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When it comes to the long history of Holocaust films, there are so many that it's hard for the newer ones to stand out. Luckily, The Zookeeper's Wife doesn't have much of a problem in that area, as the film focuses on a more nurturing aspect of World War II, via the story of Antonina and Jan Zabinski. However, that's not enough to make director Niki Caro's film an outstanding entry in the genre, as the film straddles a line between sterile and visceral. Though that doesn't stop the film from taking the occasional opportunity to shine through its limitations.

Antonina (Jessica Chastain) and Jan (Johan Heldenbergh) Zabinski are the proprietors of the Warsaw Zoo, an institution that brought joy to all who visited, but eventually became a vital lifeline to countless Jewish citizens in the Nazi ghettos instituted after being annexed during World War II. With the chief Nazi zoologist Lutz Heck (Daniel Bruhl) sacking their farm to breed only the strongest animals of the pact, the Zabinskis secretly take part in the Polish resistance, while putting on a public face for Heck and the soldiers that occupy their homeland. If they're not careful, their lives and livelihood will be lost.

The biggest problem with The Zookeeper's Wife is that it portrays the horrors of the Holocaust in such a manner that they don't seem that horrific. While there's no shortage of tear-jerking prompts for the audience to follow, moments such as public executions and the slaughter of various zoo animals, the way they are portrayed on screen is extremely safe and PG-13. If the imagery was framed a bit differently, perhaps The Zookeeper's Wife might fit its MPAA rating better, but the way the film stands now, it looks like a network TV version of a harsher film.

Speaking of visuals, The Zookeeper's Wife does have an eye for visual detail, as it is an absolutely gorgeous film to behold. The imagery of both idyllic and hellish Warsaw is still quite stunning, despite the restraint that the film exercises in. It also helps that the cast of The Zookeeper's Wife compliments such gorgeous visuals with a powerhouse cast, lead by the always inimitable Jessica Chastain in the role of Antonina Zabinska. Her portrayal of the real life figure who helped shepherd so many Polish Jews through an underground railroad is a powerful, yet vulnerable figure that helps capture the tone of the film.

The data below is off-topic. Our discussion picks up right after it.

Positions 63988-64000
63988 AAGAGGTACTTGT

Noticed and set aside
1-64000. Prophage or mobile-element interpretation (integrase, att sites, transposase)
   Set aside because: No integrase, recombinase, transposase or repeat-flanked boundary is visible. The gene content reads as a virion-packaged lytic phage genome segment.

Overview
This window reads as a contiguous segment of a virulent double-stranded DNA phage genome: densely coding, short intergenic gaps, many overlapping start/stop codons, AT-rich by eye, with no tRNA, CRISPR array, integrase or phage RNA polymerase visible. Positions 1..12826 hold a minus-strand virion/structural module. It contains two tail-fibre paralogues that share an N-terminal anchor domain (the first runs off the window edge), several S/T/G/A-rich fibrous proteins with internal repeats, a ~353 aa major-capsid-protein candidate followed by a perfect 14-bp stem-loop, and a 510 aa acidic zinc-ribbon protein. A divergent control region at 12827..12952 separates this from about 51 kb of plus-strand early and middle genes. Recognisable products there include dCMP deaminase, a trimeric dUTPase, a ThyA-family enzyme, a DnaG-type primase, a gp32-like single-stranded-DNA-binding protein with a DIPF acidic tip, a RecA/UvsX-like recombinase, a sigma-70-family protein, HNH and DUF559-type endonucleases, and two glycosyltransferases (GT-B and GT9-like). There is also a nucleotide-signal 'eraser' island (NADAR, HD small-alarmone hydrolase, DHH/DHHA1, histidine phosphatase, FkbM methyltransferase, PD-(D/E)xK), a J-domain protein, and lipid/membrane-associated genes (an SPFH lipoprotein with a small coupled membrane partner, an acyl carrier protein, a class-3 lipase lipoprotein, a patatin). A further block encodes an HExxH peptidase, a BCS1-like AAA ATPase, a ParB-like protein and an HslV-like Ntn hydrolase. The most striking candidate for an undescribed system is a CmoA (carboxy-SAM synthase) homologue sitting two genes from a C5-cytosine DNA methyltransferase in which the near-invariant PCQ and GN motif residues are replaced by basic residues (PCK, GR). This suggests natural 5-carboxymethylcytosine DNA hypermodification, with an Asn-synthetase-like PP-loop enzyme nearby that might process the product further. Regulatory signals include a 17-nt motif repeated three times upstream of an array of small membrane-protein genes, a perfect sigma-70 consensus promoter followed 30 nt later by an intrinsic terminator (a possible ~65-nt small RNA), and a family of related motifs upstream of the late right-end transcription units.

Jessica Chastain's interactions with both Johan Heldenbergh's Jan and Daniel Bruhl's Lutz draw the best out of her equally impressive co-stars, and the drama between these three characters sets the tone for the better pieces of The Zookeeper's Wife. The contrast between Lutz's Aryan ideology and Jan's efforts fighting with the Polish Resistance come to a head in every move that Antonina makes, and Chastain uses that public/private divide to give the film's material some much-needed depth.

It's not that The Zookeeper's Wife is a bad film, so much as it's a wasted opportunity. With the heart of the film lying in the non-violent efforts of Antonina Zabinski and her struggle to do the right thing, it might have been better to scale back on the horrors of the war and go with even more restrained depictions of the violence and atrocities the Nazis committed. A family movie might have been born. Instead, the harsher moments of The Zookeeper's Wife act like morsels from a standard World War II epic, weighing down the toned down sections of the film all the more.

5 / 10 stars
Rating: movie reviewed star rating out of five
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